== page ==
Say Yes To Life

First of all, being alive is enough. We don’t need a long list of accomplishments to justify our lives. Creating and sustaining supportive, empowering and loving relationships from friends and family becomes our key to being fully alive. When we are our own GuRu, we begin to realize that life is a celebration, so never take for granted, not for one minute, the valuable time you are experiencing “right now.” So always be thankful and humble. Also, saying yes to life is about understanding loss, grief and the impermanence of our very existence as merely opposites. Without healthy grief, there’s only regret, and that’s the troubled road to depression. Without worry, we wouldn’t realize the need to lighten up and put our busy lives back into perspective. This can all sound so sad and depressing. But it’s really about learning to embrace life more fully, each and every day.

When we start to understand and accept these opposites as the dichotomy of life, then we can learn to “celebrate life”, allowing us to have a more passionate engagement in the various stages of our life’s journey. But our emotional programming leads us to believe that we have to always escape these thoughts and emotions. The Buddha’s first saying is “All life is Sorrowful”. Joseph Campbell ?the late professor of mythology and comparative religions? in his PBS interview Power of The Myth , with Bill Moyers, refers to the Buddha saying as the “Joyful Participation in Life’s Sorrows.” Consequently, being our own GuRu is not about finding nirvana, bliss, living in the now or escape from the self or ego. Rather, it’s about re-creating and re-weaving our new life symmetry.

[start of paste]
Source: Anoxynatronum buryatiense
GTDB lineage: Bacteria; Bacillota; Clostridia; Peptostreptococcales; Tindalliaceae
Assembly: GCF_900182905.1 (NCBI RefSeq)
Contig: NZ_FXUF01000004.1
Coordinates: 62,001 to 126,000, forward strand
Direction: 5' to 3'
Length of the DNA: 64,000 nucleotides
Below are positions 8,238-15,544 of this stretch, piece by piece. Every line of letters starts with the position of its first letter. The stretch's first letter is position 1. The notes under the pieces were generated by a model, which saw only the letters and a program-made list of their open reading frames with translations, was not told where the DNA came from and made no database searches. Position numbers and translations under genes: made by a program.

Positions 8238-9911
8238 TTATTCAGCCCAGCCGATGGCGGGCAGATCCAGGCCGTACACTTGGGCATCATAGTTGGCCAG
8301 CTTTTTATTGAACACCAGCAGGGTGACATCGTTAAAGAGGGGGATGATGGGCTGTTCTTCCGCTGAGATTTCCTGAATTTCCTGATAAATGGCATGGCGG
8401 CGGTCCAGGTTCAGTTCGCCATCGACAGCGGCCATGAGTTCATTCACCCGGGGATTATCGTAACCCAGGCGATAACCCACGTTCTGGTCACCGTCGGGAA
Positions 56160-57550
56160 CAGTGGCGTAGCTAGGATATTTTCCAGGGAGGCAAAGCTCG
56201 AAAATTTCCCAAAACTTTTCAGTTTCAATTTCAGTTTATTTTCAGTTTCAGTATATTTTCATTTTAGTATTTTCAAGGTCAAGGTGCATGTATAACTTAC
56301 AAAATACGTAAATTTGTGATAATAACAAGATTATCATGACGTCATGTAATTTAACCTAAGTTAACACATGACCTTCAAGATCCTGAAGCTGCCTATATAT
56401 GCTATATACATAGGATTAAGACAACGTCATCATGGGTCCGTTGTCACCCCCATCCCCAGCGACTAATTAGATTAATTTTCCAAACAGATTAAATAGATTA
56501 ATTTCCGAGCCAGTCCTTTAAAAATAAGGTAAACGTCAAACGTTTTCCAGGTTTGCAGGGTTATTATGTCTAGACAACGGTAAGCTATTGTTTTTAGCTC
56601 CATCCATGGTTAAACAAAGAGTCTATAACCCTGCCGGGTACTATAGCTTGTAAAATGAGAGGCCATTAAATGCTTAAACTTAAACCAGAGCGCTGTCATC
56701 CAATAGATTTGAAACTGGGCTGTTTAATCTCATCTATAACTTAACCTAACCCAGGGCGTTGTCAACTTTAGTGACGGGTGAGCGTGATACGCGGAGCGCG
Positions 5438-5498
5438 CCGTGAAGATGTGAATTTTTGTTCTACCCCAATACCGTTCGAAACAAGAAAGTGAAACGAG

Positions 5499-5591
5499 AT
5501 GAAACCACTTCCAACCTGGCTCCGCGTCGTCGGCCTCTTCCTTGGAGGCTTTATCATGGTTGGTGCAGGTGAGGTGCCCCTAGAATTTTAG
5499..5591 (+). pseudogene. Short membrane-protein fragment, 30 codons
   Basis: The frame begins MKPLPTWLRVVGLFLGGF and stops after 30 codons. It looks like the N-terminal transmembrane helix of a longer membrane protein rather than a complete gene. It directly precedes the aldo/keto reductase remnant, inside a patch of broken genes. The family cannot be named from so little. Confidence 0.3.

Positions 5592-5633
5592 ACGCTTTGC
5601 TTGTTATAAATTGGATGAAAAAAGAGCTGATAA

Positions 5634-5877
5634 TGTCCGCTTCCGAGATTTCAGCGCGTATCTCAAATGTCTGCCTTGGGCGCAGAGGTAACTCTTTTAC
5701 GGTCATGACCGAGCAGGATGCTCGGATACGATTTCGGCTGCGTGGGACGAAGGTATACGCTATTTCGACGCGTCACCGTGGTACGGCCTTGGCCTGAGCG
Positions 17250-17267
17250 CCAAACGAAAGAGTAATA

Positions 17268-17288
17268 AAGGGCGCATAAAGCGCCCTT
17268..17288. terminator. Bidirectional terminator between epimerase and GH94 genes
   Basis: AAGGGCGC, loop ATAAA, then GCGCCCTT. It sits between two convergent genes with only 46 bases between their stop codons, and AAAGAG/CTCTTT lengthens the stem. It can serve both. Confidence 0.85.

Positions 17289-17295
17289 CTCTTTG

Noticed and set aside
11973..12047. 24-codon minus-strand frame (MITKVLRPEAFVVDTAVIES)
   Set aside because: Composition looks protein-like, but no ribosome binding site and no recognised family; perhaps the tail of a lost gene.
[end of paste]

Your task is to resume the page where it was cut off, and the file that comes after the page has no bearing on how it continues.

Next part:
Life Symmetry

Life symmetry is about finding the balances. So what does symmetry mean? (American Heritage Dictionary) Noun: Balanced proportion; the property of remaining resilient under the force of change; beauty as a result of a harmonious arrangement. So the symmetry of your life is where you begin to integrate and learn from your life experiences. In other words, our life becomes our most effective therapist.